As the years have gone on, I have added more and more to my Christ only Christmas season and celebration.  I acquired more Nativities, many of other culturally diverse portrayals from all around the world, and have one in every room, so we are always seeing the visual representation of the space into which Jesus was born, the lowly circumstances of the King of kings’ birth.  I even have one that is super kid friendly, which my son plays with like any other toy set.  Storm troopers, ninjas, and super heroes have all made an appearance in the stable to see Baby Jesus.  We save the Baby Jesus figurine for all the other Nativities for Christmas day, and spend the morning putting the right Christ-child in the corresponding manger.  It can take a while, and cause confusion, but it is like a reverse egg hunt.  The Wise Men are far off on the other side of the room, and don’t arrive on site until Epiphany on January 6th.  I pared down the non-Jesus stuff, and even adopted the liturgical color theme.  Losing the secular red and green, I embraced a world of blue, the Advent color of hope, and white, the color of Christmas, a High Holy Day in the life of the Church.  People would come over and ask if I was Jewish.  No, but my Savior is.  I stopped playing so much secular Christmas music too.  Now my house favors sacred music in a variety of instrumental presentations.  I even have a Christmas fife and drum album from Williamsburg with Colonial hymns.  I find that I don’t miss songs about rushing around buying presents, and running people over with fictional flying caribou.  I hear them when I am out and about, and even sing along, but my home is focused on the coming of Emmanuel, not petitioning Santa Baby for a convertible car in light blue.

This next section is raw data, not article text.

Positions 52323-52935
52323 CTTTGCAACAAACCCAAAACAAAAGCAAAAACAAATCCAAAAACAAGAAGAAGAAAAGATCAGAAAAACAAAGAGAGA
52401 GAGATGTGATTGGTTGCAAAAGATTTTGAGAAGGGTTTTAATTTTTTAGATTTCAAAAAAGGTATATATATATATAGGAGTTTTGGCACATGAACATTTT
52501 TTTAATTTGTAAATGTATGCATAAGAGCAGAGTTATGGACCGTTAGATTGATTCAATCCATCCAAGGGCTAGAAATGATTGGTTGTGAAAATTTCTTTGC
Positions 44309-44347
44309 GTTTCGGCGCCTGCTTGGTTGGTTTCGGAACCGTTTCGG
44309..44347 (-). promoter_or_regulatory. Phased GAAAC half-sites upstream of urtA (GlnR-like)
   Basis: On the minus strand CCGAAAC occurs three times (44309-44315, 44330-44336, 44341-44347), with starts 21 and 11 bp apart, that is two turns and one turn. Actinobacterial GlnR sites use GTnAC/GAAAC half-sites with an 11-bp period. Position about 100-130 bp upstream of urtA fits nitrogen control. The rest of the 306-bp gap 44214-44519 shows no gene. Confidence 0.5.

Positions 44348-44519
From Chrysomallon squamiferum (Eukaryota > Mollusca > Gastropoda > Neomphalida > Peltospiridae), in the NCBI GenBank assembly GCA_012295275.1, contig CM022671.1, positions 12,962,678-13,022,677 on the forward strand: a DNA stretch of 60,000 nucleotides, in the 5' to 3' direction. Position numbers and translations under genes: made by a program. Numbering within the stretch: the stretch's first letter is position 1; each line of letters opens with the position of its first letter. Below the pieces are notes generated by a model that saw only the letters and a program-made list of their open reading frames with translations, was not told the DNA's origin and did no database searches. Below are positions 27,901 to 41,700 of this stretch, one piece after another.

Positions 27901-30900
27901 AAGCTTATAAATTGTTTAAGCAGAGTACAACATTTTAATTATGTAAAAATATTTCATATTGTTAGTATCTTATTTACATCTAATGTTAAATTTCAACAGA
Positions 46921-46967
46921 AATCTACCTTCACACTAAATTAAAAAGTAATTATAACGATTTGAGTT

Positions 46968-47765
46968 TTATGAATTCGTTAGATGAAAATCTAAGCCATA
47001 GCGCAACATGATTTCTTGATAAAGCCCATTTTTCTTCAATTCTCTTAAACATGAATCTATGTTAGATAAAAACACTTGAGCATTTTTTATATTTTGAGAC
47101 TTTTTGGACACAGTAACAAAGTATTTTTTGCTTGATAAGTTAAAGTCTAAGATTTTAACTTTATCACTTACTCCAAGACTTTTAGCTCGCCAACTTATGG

What I did during Advent changed as well.  I started taking my son with me to visit my church’s homebound members on Christmas Eve and Christmas Day to deliver cards I had the children of the church make, because even a two year old can color.  We go to see the sick, and those imprisoned in the homes they once had the liberty to leave at will.  This year I’m taking my son to serve a Christmas meal in the local soup kitchen, instead of the tradition of leaving out cookies for Santa Claus.  We clean out our closets and his playroom, making room, because there was no room at the inn for Jesus and his family.  We take what we no longer use and probably never really needed, and find new homes for it.  Sometimes through donation sites, and sometimes by giving them to others who I know could use the items, like a struggling single mother whose son is a couple of years behind mine in clothing sizes.  I stopped buying my own son a plethora of presents, and instead buy him three things, the number modeled after the three gifts of the Wise Men, that will be useful for our next family vacation.  I am trying to teach my son about expectation and hope, the core of the Christmas season.  In a world of instant gratification, I want him to learn patience, so he can wait for the Lord (Psalm 130:5), and I am learning right alongside him.  I even changed how I shop for others.